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Planting a nut tree in your garden may not be your first choice, but are you overlooking something? Sue Stickland visits a nut grower in Devon and is impressed by the attractiveness of nut trees and how easy they are to grow
Martin Crawford among his acres of nut trees

Roasted chestnuts from the street market, chestnut stuffing with the turkey, mixed bags of unshelled nuts – they are all Christmas favourites. Yet, unlike the parsnips and Brussels sprouts, or the apples in the fruit bowl, we rarely think of growing nuts ourselves, and few are produced commercially in the UK.

Agroforestry expert and author Martin Crawford sees many reasons to change all that. He believes nut trees have great potential for both gardens and commercial orchards in this country, and for the last 20 years he has run eight acres of trials to prove it. I visited his Devon site last October when the harvest was well under way: sweet chestnut trees were laden with prickly cases, walnuts were freshly splitting from their green coats, and (new to me!) heartnuts were hanging in curious long strings.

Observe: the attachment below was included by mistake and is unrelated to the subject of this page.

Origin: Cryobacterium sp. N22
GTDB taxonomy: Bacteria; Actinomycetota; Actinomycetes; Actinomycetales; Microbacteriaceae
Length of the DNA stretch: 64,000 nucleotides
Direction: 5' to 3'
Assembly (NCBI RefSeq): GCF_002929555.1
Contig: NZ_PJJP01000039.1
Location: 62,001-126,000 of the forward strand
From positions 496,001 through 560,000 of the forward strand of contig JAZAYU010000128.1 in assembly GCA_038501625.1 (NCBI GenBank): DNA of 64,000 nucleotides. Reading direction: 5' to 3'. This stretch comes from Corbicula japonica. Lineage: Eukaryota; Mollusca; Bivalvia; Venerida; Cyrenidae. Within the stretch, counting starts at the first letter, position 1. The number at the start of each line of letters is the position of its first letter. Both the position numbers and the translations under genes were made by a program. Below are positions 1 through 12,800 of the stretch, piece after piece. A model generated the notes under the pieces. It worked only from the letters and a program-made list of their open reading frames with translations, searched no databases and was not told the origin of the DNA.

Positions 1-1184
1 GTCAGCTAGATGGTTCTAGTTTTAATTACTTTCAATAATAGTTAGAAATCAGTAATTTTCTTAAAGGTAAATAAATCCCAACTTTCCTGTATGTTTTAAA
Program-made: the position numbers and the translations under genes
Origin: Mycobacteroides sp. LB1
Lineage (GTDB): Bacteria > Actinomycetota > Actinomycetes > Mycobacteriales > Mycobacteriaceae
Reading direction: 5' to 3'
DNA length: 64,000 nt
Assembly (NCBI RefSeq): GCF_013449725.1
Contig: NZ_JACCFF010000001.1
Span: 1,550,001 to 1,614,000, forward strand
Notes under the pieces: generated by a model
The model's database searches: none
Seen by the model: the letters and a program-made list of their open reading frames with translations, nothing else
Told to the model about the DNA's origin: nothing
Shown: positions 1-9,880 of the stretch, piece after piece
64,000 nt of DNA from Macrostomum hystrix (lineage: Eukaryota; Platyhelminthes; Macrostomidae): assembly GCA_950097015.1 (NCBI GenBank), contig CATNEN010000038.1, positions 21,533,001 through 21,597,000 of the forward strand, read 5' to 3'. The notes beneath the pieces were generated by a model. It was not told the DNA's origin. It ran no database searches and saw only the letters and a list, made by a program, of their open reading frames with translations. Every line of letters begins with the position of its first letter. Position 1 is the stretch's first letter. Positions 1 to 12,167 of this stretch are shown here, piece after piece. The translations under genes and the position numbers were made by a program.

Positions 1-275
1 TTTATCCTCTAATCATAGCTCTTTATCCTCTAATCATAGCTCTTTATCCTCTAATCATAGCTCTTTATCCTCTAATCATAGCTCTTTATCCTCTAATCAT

Traditionally most nuts grow on large trees, but Martin is looking at different varieties, different types of nut and different ways of growing them, so they can be more easily accommodated into gardens and farming systems. He says that there are nuts to fit any size of site and location.

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About Kitchen Garden Magazine

In this month's issue of Kitchen garden... - Win Garden Essentials Tools,Seeds & Sundries worth over £1947 - Going nuts home-grown & Healthy - Free cherry tomatoes + 10 Packets of seeds - Season's eatings + The tastiest sprouts about! + A feast of festive flavours - Christmas gift ideas - Results from our Massive Marrow & Passionate plotter competition - Feed winter birds top tips! - Fruit trees for small spaces